A Daily Bonnet reader was gracious enough to share this photograph taken at her local market. Apparently, there’s something so special about “Mennonite raised chicken” that people are willing to pay a premium for it. Not only that, but it’s being sold right next to something called “Naturally raised chicken”?
The question is: What does “Mennonite raised chicken” even mean?
Here are some possible options:
- the chicken was baptized upon confession of its faith or just before getting married at the age of 17.
- the chicken was in the Friesen Book.
- the chicken was routinely spanked with a wooden spoon and/or had its beak washed out with soap whenever it had a bad attitude.
- before the chicken met its demise, it was known to be the only bird in the pen to squawk out Hymn 606 every night before bedtime.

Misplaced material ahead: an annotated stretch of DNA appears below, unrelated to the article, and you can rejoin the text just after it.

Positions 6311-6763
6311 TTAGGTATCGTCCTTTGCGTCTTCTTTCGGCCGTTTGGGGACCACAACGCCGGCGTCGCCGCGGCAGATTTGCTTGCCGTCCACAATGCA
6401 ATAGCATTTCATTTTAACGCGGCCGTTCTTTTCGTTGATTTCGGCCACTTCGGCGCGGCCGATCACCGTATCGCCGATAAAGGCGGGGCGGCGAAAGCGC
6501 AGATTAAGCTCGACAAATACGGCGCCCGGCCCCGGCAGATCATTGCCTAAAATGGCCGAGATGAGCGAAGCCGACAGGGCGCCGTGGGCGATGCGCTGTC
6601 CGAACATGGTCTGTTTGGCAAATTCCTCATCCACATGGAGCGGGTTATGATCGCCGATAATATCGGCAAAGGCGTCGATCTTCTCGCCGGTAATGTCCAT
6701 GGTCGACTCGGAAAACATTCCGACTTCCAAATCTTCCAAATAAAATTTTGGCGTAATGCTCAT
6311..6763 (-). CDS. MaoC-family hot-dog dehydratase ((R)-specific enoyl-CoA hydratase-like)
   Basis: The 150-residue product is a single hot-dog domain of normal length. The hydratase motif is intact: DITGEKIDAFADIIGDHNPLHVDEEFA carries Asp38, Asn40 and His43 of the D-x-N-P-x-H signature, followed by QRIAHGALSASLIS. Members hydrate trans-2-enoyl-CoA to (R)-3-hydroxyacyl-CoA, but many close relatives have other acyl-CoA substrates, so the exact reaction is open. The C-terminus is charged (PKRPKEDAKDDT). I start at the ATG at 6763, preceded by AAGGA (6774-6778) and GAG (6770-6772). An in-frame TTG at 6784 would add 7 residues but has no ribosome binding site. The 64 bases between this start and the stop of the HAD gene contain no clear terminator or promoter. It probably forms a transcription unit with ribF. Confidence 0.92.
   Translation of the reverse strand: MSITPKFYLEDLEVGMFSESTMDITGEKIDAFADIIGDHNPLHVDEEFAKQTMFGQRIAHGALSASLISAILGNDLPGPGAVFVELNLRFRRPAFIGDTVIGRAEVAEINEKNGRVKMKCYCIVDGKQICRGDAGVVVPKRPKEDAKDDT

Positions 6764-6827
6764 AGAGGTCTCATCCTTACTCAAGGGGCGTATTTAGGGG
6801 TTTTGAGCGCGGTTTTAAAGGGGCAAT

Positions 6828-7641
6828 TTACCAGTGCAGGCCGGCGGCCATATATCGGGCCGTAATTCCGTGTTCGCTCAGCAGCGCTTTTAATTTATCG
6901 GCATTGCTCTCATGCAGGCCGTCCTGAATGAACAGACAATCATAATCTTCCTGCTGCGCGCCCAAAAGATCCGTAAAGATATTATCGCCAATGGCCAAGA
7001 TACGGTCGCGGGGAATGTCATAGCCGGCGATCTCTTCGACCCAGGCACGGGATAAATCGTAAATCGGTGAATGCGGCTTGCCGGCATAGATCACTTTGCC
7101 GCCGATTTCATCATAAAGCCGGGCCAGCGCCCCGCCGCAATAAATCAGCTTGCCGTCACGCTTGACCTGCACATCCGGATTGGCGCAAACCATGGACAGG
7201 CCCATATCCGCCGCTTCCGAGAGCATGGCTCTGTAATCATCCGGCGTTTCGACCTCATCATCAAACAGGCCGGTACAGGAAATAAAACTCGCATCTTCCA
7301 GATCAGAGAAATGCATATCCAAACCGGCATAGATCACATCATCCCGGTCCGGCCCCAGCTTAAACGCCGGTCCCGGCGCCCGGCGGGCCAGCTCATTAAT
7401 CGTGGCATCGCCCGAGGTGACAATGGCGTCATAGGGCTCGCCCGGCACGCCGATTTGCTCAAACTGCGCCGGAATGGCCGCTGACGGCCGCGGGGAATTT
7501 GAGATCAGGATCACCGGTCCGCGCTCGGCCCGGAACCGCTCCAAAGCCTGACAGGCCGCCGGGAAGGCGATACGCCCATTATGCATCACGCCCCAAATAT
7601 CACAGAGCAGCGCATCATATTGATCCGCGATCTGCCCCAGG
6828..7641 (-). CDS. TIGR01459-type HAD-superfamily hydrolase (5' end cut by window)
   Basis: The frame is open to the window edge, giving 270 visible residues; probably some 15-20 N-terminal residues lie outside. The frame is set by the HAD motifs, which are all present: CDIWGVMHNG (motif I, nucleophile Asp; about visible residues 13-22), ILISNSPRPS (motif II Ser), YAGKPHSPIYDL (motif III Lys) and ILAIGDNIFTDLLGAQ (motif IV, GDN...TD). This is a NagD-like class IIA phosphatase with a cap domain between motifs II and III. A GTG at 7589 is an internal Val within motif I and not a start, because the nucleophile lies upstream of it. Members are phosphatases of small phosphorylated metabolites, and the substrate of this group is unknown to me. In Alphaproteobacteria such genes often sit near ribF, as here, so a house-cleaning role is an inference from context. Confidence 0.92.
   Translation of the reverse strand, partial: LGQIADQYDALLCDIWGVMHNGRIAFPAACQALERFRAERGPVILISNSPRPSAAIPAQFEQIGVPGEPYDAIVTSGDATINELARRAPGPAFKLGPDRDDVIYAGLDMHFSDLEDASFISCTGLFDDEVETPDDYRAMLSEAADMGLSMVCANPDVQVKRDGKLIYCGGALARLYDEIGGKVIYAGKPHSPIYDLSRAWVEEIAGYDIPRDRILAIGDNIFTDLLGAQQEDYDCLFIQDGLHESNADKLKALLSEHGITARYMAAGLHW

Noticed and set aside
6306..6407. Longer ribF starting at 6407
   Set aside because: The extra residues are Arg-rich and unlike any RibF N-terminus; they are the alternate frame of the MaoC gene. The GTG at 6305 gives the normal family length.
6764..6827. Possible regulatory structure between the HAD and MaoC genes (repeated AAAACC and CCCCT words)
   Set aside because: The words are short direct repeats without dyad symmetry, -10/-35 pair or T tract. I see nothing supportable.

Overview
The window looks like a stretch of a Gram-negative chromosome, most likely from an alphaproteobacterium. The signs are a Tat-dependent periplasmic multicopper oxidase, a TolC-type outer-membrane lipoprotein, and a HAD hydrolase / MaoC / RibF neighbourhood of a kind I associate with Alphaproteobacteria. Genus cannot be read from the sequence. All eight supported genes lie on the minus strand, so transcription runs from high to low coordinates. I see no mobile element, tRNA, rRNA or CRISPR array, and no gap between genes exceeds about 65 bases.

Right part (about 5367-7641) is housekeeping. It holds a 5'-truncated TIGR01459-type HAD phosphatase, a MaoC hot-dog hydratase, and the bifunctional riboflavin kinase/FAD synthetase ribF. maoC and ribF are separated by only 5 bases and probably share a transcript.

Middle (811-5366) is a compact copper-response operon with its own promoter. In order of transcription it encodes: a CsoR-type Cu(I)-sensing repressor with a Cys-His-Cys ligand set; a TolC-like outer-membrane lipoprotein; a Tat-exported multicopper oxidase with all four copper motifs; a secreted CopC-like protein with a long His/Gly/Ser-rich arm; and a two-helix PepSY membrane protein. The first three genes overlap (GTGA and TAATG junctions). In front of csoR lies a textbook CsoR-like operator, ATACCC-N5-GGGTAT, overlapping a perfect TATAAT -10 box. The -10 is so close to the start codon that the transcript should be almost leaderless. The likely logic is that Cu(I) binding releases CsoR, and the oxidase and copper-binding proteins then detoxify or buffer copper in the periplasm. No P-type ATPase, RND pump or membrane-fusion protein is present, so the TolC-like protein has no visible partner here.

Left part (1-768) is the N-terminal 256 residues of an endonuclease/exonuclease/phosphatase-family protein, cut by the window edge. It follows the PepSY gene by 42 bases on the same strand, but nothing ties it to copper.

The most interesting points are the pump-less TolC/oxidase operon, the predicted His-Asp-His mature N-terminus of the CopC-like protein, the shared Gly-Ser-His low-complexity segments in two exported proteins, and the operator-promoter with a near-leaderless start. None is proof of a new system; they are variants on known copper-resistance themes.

- the chicken was fed nothing but kielke and crackles since it was a young chick.
- the chicken was excommunicated by all the other chickens and, thus, was first on the list for a trip to the grocery store.
- the chicken was sent outside every Sunday afternoon so the mother hen and rooster could have a nice meddachschlop.
- if you ask the butcher, you can take home a bag of chicken giblets, complete with a miniature chicken-size pair of suspenders or a cute little chicken-sized bonnet.
The photo also raises the question: Are they implying that it’s somehow “unnatural” to be raised a Mennonite? Oba, nay!